Lottie Consalvo

Lottie Consalvo’s practice traverses painting, sculpture, performance, video and photography, mostly within a colour palette of earthy, neutral shades. When Artist Profile met up with her in Issue 44, we wanted to ask about the performative side of being Lottie.

Your education is in business, engineering, gold and silversmithing. How did you end up making art?
It was just a detour. My father is a painter and I was always painting and drawing.

Did you consider going to art school?
I was very pragmatic then. I didn’t think I could make a living from it.

Your colour palette is very earthy and tertiary based …
I get that a lot. I don’t like distractions. I might occasionally start with blue but I always end up with less, paring back and disappearing into black. I also prefer a matte surface. Nothing shiny.

Your clothing and studio are in neutral tones. Even your phone is brown! It reminds me of the work of Abstract Expressionists like Franz Kline. Do you feel an affinity towards them or is it coincidental?
I like that you said coincidental. I don’t feel like an Abstract Expressionist. My work is concept heavy and not so spontaneous. Agnes Martin was considered a Minimalist but she identified as an Abstract Expressionist. My work has a visual and physical dialogue with Abstract Expressionism but conceptually it relates more to Surrealism with dreams and past experiences moving in and out of reality and the imaginary.

Tell me about your performative painting, Ages and Ages, at Heide Museum of Modern Art earlier this year?
That was a performance work. It was made in-situ with no witnesses. Ten large painted panels were installed. I videoed the private performance and now I have this documentation that I haven’t shown to anyone. One day I might. But for the exhibition I didn’t feel the need for anyone to see it or me doing it. They can imagine me doing it.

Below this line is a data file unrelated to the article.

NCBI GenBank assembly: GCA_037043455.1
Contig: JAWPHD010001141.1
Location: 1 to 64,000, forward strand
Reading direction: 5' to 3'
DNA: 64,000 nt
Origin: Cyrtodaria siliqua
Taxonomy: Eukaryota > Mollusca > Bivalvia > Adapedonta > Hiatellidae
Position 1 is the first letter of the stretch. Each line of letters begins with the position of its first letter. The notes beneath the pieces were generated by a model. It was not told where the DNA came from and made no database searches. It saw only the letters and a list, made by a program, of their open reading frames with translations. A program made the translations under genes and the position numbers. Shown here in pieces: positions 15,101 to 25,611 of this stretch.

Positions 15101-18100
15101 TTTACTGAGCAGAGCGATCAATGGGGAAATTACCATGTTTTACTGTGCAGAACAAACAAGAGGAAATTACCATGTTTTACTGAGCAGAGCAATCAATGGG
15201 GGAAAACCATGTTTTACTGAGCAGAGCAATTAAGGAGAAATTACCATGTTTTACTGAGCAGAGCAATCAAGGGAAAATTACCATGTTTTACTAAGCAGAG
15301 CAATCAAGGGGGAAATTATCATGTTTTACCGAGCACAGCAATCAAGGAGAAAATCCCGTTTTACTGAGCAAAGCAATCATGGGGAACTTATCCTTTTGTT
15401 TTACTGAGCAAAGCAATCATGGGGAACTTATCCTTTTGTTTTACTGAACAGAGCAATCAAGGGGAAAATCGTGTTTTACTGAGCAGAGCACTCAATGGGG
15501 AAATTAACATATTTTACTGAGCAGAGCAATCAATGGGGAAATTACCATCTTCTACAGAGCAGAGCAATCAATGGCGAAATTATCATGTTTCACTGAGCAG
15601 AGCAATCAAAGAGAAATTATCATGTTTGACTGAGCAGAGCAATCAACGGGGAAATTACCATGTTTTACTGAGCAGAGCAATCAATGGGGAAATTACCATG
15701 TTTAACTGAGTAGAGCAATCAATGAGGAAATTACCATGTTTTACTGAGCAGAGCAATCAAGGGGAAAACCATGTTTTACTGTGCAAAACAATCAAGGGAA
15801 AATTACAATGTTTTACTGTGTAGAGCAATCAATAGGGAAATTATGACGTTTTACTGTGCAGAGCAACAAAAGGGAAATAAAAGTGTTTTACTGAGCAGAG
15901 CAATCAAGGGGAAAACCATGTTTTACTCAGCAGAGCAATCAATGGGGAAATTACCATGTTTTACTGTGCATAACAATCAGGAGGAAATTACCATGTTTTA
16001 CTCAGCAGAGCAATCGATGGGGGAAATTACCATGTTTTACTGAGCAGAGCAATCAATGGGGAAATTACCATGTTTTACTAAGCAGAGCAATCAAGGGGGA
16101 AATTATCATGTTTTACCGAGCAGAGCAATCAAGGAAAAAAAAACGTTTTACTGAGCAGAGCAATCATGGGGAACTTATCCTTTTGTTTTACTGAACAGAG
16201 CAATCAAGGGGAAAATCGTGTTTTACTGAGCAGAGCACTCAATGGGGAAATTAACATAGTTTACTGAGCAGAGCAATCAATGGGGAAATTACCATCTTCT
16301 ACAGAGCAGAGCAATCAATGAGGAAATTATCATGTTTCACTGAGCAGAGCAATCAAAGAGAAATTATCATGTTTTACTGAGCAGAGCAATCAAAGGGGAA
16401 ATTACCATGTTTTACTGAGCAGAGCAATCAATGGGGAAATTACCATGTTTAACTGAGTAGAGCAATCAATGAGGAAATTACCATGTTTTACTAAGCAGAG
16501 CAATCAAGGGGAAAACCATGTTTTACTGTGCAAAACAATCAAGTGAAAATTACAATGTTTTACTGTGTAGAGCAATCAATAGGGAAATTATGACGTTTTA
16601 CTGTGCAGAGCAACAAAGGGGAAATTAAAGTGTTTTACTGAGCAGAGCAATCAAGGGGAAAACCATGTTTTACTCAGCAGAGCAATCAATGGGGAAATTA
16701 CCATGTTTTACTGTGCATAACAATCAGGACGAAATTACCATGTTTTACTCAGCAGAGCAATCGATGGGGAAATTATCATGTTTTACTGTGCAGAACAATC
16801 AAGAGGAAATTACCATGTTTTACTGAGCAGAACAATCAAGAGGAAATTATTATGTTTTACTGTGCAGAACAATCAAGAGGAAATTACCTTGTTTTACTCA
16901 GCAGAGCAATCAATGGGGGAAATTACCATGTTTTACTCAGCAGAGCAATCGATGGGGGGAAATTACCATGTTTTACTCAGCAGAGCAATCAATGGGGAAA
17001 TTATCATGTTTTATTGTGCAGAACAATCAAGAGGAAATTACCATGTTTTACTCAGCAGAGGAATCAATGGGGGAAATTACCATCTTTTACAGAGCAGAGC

Were you painting the horizontal line across the panels?
Yes, I situated myself psychologically within a particular memory and painted the white line. I‘ve just completed another video at Nobby’s Beach. I haven’t shown it yet either so I don’t really want to say too much about it. However, instead of preparing it inside the studio and taking it there, I did it on site, so it became a performance work.

A happening?
In a way, because hardly anyone knew I was doing it. The lifeguards knew I was coming at three o’clock. I made the work. There were some witnesses. One stayed for the whole event but for me there isn’t often a need for an audience.

Some artists think that a work isn’t complete without an audience.
For me art-making is no different to growing a garden. I don’t need a witness to validate its existence. The audience is an interesting aspect. I think when it is one-on-one, as in a durational performance, and a person comes in while you are performing, there often is an uncertainty as to what the viewer should be doing and the artist may become aware of this discomfort. Unless the work is about that I don’t think that needs to come into play. My work is not about performance. I don’t see myself as a performance artist. I just make performance-based works.

I’ve seen performances where viewers have intervened and done their own thing.